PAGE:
Alberta the Owl

Helping to raise orphaned young

By Yvonne Wallace Blane

Photo of Alberta with young owlsAlberta, a great horned owl, came to us at Fellow Mortals in 1994 after being confiscated from a roadside zoo. Raised alone by a human, she does not know her own kind as peers, but looks to humans for companionship. Although she is physically perfect, she will never fly free because of this psychological crippling.

We were honored to give her a home and a reason to exist: to educate people about why wild creatures need, and deserve, to live free; and to allow her to do more perfectly what we can do only adequately — raise orphaned young of her own species.

By looking after other orphan owls, Alberta can prevent any more “mistakes,” which would permanently ground young of this magnificent species. For although Alberta sees humans as her peers, her maternal instinct and ancient heritage instructed her in how to build a nest from the feathers of her own breast, and how to incubate so faithfully the barren eggs she laid.

When it was almost time to give up her nest, the cries of the great horned young spoke to her instinctually, and taught her how to welcome two fluffy babies under her wings and mother the orphans as if they were her own. She feeds them carefully, cleans them thoroughly, and protects them absolutely. (My role as human owl is to act as the male who brings her food so that she need not abandon the helpless young.)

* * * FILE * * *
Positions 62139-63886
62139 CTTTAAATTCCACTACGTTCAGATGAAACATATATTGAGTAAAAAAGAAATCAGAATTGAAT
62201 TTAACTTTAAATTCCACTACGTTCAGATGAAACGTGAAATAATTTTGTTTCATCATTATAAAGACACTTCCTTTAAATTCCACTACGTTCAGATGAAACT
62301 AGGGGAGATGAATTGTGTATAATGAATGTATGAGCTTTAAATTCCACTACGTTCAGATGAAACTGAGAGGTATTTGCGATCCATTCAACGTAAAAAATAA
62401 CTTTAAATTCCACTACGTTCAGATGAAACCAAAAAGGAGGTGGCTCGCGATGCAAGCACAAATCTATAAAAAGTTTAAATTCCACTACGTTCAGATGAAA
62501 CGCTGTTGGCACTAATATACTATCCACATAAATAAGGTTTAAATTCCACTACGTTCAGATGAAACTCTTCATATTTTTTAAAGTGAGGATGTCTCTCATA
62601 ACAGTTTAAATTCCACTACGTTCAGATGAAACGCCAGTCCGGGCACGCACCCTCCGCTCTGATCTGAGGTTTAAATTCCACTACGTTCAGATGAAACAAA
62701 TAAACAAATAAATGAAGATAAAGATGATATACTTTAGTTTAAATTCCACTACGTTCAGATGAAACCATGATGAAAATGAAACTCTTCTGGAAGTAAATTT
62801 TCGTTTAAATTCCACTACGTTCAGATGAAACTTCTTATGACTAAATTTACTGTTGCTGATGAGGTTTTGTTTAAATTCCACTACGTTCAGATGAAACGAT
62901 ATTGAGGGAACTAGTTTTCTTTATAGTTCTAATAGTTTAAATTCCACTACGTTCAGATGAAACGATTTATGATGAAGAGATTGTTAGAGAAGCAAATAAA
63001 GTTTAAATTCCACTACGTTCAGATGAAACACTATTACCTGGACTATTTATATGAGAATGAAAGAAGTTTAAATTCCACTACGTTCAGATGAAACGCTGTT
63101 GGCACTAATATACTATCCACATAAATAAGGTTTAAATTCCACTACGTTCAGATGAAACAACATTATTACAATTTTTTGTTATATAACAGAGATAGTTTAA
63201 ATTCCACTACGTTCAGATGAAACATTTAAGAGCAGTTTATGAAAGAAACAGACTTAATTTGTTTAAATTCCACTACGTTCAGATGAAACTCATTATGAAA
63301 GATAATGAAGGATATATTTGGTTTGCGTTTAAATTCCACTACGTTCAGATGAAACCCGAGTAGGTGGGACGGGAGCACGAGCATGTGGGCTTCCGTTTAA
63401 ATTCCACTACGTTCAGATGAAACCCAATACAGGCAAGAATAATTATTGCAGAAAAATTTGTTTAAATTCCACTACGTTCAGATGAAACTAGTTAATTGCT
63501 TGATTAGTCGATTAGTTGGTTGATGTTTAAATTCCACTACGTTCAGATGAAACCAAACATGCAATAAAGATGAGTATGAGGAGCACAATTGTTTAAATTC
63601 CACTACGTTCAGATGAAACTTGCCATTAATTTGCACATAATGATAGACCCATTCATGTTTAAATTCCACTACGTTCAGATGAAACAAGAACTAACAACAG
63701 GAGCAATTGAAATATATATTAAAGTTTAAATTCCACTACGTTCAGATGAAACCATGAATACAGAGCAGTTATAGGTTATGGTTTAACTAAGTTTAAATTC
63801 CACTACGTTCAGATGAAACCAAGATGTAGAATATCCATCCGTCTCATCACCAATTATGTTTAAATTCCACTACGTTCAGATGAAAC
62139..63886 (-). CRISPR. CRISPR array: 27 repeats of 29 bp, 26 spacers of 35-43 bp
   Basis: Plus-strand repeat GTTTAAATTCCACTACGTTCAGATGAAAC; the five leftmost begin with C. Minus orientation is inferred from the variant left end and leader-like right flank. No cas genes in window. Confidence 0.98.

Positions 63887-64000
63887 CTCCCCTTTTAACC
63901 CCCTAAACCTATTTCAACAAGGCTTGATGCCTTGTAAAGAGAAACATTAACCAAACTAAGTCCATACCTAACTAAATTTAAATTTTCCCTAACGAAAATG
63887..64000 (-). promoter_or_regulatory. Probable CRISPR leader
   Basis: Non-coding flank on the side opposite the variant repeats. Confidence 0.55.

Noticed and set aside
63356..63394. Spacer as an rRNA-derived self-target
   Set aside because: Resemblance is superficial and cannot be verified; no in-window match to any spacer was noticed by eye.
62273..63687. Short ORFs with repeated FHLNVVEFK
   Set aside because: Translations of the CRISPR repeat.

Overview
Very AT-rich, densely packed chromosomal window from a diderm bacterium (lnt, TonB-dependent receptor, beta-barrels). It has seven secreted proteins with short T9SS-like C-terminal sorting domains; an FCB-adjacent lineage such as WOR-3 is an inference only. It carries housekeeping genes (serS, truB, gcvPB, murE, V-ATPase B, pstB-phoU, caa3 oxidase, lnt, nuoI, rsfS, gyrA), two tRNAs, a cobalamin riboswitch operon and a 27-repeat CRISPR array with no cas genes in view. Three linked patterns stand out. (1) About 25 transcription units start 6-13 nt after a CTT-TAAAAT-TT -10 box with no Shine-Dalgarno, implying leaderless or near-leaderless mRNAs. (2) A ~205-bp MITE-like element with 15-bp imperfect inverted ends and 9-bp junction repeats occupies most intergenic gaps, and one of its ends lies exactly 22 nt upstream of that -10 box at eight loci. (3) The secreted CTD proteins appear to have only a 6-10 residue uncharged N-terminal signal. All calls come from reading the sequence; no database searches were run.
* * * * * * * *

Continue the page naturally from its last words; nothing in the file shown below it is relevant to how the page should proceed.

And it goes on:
Alberta is a living lesson in humankind’s crimes against wild creatures: she is crippled, but not destroyed, and in the depth of her being her “owlness” is strong and undefiled and has risen out of unnatural circumstances to fulfill her natural purpose.

This article appears with the kind permission of Best Friends Animal Sanctuary.
Copyright © 1997, Angel Canyon Multimedia. All Rights Reserved.


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